By Conor McCue

ARVADA, Colo. (CBS4) – Residents at a living community for older adults in Arvada say thieves have stolen multiple catalytic converters from vehicles over the past month and a half. Last Tuesday, Connie Pope hopped in her car to drive to a doctor’s appointment. While leaving her home at Columbine Village, she noticed a loud noise and thought it was a problem with the transmission.

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“It sounded like a really loud Harley Davidson,” Pope said.

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Pope quickly called her son, who said the problem may be her catalytic converter. When she looked under her Jeep Liberty, those suspicions were confirmed.

“They went under there with an electric saw or something and just cut the whole thing out,” Pope said.

According to Pope, catalytic converters were stolen from at least two other cars that same day. A month before that, neighbor Marv Slager heard a similar sound while starting up his Toyota 4Runner. He brought it to a nearby mechanic, who confirmed his catalytic converter was missing too.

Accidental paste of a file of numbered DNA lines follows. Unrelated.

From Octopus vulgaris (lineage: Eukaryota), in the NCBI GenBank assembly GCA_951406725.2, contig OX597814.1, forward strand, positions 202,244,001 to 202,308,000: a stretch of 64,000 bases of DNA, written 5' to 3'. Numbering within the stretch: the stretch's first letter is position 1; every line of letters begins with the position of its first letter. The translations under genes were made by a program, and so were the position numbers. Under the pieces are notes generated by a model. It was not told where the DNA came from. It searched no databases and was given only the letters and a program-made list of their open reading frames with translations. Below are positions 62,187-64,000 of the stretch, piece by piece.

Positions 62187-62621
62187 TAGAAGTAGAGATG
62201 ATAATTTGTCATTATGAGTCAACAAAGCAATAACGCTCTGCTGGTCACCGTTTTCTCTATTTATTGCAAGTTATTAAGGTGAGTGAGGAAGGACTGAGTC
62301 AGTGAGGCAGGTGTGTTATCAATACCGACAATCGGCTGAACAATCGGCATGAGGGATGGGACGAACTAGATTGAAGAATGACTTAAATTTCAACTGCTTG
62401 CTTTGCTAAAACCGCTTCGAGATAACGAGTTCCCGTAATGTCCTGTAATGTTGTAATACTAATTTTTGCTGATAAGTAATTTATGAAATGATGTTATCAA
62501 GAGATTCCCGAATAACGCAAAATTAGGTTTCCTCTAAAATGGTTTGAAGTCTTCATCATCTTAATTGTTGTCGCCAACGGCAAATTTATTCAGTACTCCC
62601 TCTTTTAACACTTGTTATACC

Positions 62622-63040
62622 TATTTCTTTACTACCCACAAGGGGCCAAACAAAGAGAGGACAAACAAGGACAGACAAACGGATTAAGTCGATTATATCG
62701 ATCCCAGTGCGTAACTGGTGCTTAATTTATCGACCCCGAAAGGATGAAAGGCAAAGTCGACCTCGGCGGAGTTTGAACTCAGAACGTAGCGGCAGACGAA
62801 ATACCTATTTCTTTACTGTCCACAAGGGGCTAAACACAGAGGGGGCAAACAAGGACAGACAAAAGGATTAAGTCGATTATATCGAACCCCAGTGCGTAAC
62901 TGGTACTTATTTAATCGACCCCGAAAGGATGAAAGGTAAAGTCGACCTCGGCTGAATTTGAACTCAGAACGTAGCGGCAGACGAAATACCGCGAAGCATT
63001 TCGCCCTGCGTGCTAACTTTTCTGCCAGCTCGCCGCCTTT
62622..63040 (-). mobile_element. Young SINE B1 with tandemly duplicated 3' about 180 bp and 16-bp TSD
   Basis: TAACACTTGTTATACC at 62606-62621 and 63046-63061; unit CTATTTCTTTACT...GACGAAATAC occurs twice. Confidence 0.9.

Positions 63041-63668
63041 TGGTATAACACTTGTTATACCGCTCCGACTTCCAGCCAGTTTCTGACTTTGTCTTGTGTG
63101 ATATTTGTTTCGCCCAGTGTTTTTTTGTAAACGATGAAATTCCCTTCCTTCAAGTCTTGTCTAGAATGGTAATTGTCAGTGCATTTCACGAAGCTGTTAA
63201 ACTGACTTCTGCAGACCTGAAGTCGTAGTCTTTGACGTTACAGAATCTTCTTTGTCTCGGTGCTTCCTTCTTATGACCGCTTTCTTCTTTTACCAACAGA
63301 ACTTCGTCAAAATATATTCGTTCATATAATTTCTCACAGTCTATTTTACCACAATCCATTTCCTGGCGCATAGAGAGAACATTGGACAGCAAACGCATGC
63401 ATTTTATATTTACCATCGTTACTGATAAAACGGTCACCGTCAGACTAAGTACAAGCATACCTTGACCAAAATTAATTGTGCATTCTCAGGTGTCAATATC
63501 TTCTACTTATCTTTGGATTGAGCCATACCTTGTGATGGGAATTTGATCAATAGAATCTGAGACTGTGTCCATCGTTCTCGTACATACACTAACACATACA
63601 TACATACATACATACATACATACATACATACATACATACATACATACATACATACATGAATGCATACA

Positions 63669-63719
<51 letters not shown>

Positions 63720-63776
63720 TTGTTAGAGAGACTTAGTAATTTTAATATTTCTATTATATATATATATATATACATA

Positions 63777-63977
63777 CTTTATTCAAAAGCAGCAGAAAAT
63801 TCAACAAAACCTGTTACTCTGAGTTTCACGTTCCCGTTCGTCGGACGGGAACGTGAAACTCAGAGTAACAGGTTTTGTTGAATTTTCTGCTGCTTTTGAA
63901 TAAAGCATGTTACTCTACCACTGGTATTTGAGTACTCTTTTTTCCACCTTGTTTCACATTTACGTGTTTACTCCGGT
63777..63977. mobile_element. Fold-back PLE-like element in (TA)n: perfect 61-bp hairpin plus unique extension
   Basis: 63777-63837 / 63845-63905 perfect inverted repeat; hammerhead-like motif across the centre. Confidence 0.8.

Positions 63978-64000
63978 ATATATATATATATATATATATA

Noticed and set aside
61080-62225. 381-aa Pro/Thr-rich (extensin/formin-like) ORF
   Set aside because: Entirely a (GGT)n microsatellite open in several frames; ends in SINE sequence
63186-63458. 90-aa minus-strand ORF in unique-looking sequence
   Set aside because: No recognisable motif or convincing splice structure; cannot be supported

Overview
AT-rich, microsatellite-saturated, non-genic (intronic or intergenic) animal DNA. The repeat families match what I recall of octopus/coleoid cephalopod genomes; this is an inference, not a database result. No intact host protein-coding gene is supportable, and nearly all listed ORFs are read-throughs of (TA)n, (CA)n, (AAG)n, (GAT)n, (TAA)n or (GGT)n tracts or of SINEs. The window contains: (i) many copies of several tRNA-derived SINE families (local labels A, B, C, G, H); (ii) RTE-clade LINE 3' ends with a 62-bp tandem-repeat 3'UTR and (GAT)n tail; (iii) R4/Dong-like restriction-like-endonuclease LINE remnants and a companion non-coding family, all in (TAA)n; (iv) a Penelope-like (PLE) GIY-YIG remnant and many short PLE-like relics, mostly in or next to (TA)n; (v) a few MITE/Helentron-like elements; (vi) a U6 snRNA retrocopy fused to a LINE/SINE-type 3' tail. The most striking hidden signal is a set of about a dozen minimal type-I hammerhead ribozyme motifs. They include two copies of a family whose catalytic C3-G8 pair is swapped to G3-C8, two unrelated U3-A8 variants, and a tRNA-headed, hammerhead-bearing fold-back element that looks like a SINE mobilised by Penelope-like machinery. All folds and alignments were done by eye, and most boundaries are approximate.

“A new catalytic converter was $2,995,” Slager said. “It was approximately $650 for labor.”

The theft of catalytic converters continues to be a growing problem across the Denver metro area and the country. It’s a part found in every car, meant to reduce the toxic emissions from the exhaust.

Police tell CBS4 hybrid and high-profile vehicles are being targeted the most. Thieves are interested in the precious metals found inside the part.

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“Catalytic converters contain platinum, palladium, and rhodium,” said Lt. Kevin Hines with the Denver Police Department. “To give you an idea of rhodium right now, it sells for $21,000 an ounce.”

This year, CBS4 has reported on the issue multiple times, including instances where schools and non-profit organizations were targeted.

On Saturday, Denver Police teamed up with Lincoln Tech to prevent more by having students engrave the last eight digits of VIN numbers on the parts and then spray paint them bright colors.

“Getting a VIN number on a catalytic converter is a good start,” Hines said. “Another good thing you could do is park in well-lit areas. Don’t leave your vehicle in long-term parking, in businesses, warehouses, things like that.”

While Slager is now dipping into his retirement money to pay for the new part, Pope is not sure where she’ll find thousands of dollars.

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“We’re seniors 60 and over and we’re on a fixed income, so having to fix something like that is just devastating for us,” Pope said.

A spokesman for the Arvada Police Department said the department is investigating these thefts along with other agencies.

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“Get a job. I mean, don’t make us a victim. We just can’t afford this,” Pope said.

Conor McCue